(Updates with analyst comment, peso depreciation context)
MEXICO CITY, Dec 19 (Reuters) - Mexican central bankers worry that a sustained weakening of the peso could stoke inflation and say risks to growth and prices have deteriorated on falling oil prices, slack consumer demand and weak economic activity, minutes showed on Friday.
Central bank board members voted 5-0 at their Dec. 5 meeting to hold their benchmark rate at a record low of 3.0 percent. The majority of board members viewed a recent slide in the country’s peso as an adjustment in the real exchange rate tied to slumping crude oil prices.
However, since the rate announcement, the peso is down more than two percent to its weakest levels in nearly six years at 14.657 per dollar. The central bank intervened on Dec. 11, selling $200 million to prop up the currency.
“A sustained depreciation of the peso represents a risk for inflation,” the minutes said, adding, however, that at the time, on Dec. 5, most board members believed the risk was mitigated in part by slack in the economy.
Analysts see the peso currency significantly weaker than previously forecast in 2015 and raised slightly their expectations for inflation, a Mexican central bank survey of analysts showed separately on Friday.
Most members of the central bank’s board expect inflation to ease to around 3 percent by the middle of 2015, the minutes showed. Inflation in the 12 months through November slowed to 4.17 percent, data showed last week, holding above the bank’s tolerance ceiling.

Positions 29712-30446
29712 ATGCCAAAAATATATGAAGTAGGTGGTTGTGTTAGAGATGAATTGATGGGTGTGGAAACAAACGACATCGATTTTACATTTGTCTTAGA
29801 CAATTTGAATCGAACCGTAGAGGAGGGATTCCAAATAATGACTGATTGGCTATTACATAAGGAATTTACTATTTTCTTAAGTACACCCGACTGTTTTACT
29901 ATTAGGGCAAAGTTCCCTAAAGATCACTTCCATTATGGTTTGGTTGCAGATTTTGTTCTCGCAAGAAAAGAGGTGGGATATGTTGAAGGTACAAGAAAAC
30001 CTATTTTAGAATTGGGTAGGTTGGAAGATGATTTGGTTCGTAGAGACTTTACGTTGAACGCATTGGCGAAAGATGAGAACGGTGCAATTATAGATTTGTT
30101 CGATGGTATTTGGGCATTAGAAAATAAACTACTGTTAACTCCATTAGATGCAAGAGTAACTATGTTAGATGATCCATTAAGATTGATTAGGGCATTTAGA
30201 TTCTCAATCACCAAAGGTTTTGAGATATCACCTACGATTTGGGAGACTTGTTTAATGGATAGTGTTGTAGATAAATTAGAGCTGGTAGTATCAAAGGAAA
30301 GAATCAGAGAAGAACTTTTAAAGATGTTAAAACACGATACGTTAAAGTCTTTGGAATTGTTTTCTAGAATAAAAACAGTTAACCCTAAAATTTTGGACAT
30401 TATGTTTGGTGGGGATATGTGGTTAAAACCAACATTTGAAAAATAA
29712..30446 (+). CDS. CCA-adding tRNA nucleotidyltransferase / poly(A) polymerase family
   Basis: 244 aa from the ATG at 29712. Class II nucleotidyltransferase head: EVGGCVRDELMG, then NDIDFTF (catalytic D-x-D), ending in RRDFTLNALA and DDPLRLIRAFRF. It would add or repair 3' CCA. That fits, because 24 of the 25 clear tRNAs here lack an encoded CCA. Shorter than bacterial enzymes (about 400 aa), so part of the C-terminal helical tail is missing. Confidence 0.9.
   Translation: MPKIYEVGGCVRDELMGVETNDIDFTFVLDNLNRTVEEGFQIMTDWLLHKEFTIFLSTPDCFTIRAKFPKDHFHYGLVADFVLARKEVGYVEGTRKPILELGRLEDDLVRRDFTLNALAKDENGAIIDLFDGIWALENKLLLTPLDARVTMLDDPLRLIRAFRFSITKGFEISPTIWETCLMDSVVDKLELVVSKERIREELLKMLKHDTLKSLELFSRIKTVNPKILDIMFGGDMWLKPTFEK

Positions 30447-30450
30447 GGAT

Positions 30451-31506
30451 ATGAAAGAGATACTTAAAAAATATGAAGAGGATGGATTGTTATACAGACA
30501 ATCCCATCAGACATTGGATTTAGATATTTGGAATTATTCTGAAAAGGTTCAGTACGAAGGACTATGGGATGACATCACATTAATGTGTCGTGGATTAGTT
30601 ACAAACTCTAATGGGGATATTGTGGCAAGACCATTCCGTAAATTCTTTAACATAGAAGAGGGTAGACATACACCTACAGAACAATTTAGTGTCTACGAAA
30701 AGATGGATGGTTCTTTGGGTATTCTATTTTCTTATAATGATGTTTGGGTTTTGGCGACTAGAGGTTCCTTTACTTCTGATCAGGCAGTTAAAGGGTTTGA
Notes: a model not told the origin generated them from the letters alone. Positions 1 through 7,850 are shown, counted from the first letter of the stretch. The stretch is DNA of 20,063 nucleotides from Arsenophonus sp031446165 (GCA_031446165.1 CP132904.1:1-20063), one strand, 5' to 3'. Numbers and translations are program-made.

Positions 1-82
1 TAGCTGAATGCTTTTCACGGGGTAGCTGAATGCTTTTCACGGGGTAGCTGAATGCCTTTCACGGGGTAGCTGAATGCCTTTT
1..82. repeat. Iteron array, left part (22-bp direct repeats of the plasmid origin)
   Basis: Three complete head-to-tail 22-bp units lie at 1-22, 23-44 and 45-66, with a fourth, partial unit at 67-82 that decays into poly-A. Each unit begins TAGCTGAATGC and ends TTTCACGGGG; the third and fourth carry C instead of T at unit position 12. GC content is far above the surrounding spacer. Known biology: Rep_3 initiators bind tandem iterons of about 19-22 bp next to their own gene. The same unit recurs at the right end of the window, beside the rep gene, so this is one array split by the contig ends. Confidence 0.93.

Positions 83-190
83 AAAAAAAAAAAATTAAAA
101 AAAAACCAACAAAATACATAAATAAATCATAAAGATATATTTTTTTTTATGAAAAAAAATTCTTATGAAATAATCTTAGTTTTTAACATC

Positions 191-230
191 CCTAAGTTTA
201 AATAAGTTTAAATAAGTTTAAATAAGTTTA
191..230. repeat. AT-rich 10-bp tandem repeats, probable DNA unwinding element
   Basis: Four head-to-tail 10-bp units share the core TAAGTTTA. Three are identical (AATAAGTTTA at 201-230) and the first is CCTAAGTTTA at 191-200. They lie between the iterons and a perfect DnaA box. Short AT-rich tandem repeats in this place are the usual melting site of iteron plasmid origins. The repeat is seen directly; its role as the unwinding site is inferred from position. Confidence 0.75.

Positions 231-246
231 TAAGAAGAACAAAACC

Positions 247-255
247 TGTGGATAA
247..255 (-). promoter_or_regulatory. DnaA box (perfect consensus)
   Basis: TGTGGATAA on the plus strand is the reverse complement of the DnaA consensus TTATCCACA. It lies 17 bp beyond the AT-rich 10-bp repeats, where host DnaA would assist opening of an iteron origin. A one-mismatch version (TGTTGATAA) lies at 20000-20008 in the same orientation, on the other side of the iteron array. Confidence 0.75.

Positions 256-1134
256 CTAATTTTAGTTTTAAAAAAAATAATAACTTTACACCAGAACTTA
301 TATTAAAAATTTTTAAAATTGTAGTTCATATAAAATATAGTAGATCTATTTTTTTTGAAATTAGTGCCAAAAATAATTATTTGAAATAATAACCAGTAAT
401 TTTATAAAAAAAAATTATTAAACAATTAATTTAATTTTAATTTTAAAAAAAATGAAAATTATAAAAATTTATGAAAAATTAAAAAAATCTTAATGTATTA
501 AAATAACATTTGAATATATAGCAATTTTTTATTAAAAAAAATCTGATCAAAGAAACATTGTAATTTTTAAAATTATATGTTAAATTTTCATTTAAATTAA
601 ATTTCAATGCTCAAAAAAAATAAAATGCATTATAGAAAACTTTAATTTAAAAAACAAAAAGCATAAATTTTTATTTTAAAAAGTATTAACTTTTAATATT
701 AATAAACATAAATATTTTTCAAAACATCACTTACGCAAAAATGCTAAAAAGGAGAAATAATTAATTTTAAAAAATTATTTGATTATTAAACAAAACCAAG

“Overall, we found the minutes neutral but increasingly vigilant (slightly hawkish) with regards to the outlook for inflation and the MXN going forward,” Alberto Ramos, an economist for Goldman Sachs, wrote in a note to clients. He expects the central bank to remain on hold in the near term.
Ramos looks for the next Mexican rate move to be a hike, after the U.S. Federal Reserve tightens borrowing costs.
“However, if the currency were to continue to depreciate and negatively impact expectations and the outlook for inflation, we believe the central bank could anticipate the projected beginning of the rate normalization cycle and eventually act before the Fed,” he said.
Mexico’s central bank also flagged risks from “recent social events”, following angry protests over government handling of a probe into the apparent massacre of 43 trainee teachers in the southwest, which is plagued by drug gang violence. (Reporting by Simon Gardner, Luis Rojas and Dave Graham; Editing by W Simon and J Benkoe)